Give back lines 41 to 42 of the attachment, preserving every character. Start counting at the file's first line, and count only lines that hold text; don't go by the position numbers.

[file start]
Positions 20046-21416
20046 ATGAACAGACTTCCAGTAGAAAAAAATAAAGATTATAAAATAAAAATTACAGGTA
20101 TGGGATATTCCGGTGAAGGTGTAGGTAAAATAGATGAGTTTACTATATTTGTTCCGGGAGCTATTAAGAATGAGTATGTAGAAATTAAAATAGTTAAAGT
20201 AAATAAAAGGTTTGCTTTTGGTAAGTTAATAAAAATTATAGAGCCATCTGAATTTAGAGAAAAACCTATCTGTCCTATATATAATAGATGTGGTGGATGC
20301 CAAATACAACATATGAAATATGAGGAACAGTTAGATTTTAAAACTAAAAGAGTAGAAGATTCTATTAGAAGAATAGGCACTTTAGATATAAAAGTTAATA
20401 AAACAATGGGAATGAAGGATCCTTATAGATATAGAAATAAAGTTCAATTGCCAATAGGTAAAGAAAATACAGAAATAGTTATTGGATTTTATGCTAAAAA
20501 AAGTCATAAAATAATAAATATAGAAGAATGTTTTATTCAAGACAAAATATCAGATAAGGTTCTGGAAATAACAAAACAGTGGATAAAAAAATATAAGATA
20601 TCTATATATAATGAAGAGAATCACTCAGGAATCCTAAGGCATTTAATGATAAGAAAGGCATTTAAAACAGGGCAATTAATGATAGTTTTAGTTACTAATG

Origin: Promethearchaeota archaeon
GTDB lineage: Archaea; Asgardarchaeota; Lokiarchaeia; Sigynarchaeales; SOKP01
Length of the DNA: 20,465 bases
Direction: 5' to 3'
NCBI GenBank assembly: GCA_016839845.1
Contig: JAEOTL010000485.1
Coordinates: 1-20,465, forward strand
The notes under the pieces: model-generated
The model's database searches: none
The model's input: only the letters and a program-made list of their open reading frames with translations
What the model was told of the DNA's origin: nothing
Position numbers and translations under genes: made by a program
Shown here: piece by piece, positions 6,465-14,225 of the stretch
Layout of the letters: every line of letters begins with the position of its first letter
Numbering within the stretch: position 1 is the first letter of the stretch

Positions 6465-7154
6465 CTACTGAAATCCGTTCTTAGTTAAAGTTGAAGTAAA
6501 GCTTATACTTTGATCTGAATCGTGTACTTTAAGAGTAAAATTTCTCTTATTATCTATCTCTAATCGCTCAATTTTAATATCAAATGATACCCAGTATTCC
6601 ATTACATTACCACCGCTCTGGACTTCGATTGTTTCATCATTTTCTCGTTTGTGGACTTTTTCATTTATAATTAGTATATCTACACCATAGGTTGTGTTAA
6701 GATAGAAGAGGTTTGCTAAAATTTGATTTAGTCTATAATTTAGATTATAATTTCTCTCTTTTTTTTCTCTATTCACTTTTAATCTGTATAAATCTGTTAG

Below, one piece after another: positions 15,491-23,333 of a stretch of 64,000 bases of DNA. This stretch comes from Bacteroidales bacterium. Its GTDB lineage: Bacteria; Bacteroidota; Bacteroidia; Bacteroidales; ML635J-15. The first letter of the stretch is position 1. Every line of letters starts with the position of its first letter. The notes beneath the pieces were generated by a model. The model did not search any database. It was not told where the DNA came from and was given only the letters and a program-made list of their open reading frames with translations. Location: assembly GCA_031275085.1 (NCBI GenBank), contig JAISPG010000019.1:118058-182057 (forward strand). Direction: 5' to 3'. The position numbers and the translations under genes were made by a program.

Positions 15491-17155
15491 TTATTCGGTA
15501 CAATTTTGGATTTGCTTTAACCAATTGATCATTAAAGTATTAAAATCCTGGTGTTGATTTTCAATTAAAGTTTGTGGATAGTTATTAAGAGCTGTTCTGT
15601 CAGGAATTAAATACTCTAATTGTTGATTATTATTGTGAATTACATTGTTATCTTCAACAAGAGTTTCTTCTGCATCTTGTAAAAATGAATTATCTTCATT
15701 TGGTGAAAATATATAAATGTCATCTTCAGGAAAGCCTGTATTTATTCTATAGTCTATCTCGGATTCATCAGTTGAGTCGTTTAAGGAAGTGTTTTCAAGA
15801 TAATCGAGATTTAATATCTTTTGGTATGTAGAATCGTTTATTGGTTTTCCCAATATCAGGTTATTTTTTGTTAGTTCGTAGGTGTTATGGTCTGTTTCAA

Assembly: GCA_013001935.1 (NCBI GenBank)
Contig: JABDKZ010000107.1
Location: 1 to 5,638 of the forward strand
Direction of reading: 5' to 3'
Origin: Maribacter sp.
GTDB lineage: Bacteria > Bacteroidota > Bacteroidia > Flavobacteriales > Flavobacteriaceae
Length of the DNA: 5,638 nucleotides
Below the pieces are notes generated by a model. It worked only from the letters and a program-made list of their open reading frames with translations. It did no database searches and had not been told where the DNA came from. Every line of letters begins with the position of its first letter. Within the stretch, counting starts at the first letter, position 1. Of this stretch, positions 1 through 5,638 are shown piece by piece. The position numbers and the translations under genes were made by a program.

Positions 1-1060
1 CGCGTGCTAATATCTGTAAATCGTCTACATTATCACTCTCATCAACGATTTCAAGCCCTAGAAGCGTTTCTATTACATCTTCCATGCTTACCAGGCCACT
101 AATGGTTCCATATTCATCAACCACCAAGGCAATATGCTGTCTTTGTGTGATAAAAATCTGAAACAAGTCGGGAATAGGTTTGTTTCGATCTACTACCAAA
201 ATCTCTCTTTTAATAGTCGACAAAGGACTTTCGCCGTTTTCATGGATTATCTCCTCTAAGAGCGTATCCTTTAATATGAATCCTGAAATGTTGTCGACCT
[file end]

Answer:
GTDB lineage: Bacteria > Bacteroidota > Bacteroidia > Flavobacteriales > Flavobacteriaceae
Length of the DNA: 5,638 nucleotides